British troops say despite problems, progress has been made in Afghanistan _ with key regions taken back from extremists and better intelligence being collected on the ground.
But the toll has been high _ more than 130 British troops have died in Afghanistan since 2001.
Brown on Saturday visited Helmand's Sangin Valley, about 25 miles (45 kilometers) from the scene of the two attacks Friday. British military officials said it was the closest that Brown _ or his predecessor Tony Blair _ had ever been to the front lines in the Afghan war.
In one attack, a teenage suicide bomber killed three troops. A small homemade bomb was placed under a pile of newspapers in the wheelbarrow he had carted past three Marines on foot patrol. Another was killed in a separate roadside bomb.
"I think that there is disgust and horror at these tactics used by the Taliban," said Brown, who described Friday's suicide bombing as a "cowardly." "It is a terrible commentary on the Taliban that they should use a 13-year-old child to be a suicide bomber," he said.
Troops say the Taliban today is not easily distinguished from those simply opposed to foreign intervention, farmers trying to protect their livelihoods in poppy cultivation or those with extremist ideologies.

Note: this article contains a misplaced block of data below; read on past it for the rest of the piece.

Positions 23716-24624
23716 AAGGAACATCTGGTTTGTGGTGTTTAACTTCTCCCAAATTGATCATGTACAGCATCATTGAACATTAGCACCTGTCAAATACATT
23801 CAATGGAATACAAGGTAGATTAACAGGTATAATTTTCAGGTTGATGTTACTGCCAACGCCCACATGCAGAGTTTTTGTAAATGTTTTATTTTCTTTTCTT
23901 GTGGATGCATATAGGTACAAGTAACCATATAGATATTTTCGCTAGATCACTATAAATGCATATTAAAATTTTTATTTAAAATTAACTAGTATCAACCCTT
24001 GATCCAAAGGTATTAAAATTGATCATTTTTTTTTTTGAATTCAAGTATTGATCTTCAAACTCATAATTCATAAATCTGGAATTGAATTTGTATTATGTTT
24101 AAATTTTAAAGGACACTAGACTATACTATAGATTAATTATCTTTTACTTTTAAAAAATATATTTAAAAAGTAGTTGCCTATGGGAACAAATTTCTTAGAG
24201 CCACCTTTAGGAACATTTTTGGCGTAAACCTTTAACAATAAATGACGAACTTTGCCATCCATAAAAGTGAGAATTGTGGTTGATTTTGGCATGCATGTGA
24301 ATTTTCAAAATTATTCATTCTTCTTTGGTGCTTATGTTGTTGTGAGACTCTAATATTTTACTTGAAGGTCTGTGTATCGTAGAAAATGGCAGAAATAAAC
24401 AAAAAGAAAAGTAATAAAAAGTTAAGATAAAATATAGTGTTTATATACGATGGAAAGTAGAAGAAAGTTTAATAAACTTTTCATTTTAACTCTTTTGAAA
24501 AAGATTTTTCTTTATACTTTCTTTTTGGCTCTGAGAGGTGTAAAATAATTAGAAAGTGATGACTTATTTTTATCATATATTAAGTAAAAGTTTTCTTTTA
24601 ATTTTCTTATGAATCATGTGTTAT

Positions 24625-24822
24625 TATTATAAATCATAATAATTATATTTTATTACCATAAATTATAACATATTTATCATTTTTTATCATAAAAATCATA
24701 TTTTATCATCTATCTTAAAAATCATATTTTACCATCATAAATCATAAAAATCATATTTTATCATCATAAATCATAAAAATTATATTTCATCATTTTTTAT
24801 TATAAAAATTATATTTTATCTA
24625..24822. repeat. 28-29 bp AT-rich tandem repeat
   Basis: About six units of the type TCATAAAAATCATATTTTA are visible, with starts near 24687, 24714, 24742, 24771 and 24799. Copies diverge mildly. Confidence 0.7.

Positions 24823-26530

Militant bombs and ambushes have become more sophisticated, but not yet as complex as tactics used in Iraq, British officials said on the condition they weren't identified because of government rules.
Officials said the quality of intelligence from Afghans has vastly improved in recent months, likening the development to the breakthrough in Britain's fight against the Irish Republican Army in Ireland _ when progress became more rapid once locals began offering information.
British forces were tipped off before Oct. 11 when dozens of Taliban fighters were trying to launch an attack on Helmand province's capital, Lashkar Gah, in an attempt to kill the provincial governor. Months ago, no one would have warned troops of the plot, officials said.
"Challenges remain but there's been visible progress from my last visit," Brown said following a meeting with Helmand's Gov. Gulab Mangal.
Recommend this article
Average (0 votes)
Sign in to recommend this article »
Most Recommended Stories »
Related Articles: Asia Pacific
World’s fastest off—track car, Ariel Atom, to be sold in SingaporeChannel NewsAsia - 1 hour 22 minutes ago
Mumbai gunman's confession sheds light on massacreAP - 1 hour 36 minutes ago
British PM arrives in India ahead of talks with SinghAFP - Sunday, December 14
548 officers from Army, Navy and Air Force commissioned on SaturdayChannel NewsAsia - Sunday, December 14
Speaker of Parliament Tarmugi to visit Egypt from Dec 14—19Channel NewsAsia - Sunday, December 14
Most Popular – Asia Pacific
US carmakers mull options as White House vows aid
US Treasury ready to stave off auto sector collapse
Nobel laureates crown U2's Bono 'man of peace'
Italian investor group formally takes over Alitalia
Greek youth protest switches to scene of teen killing
View Complete List »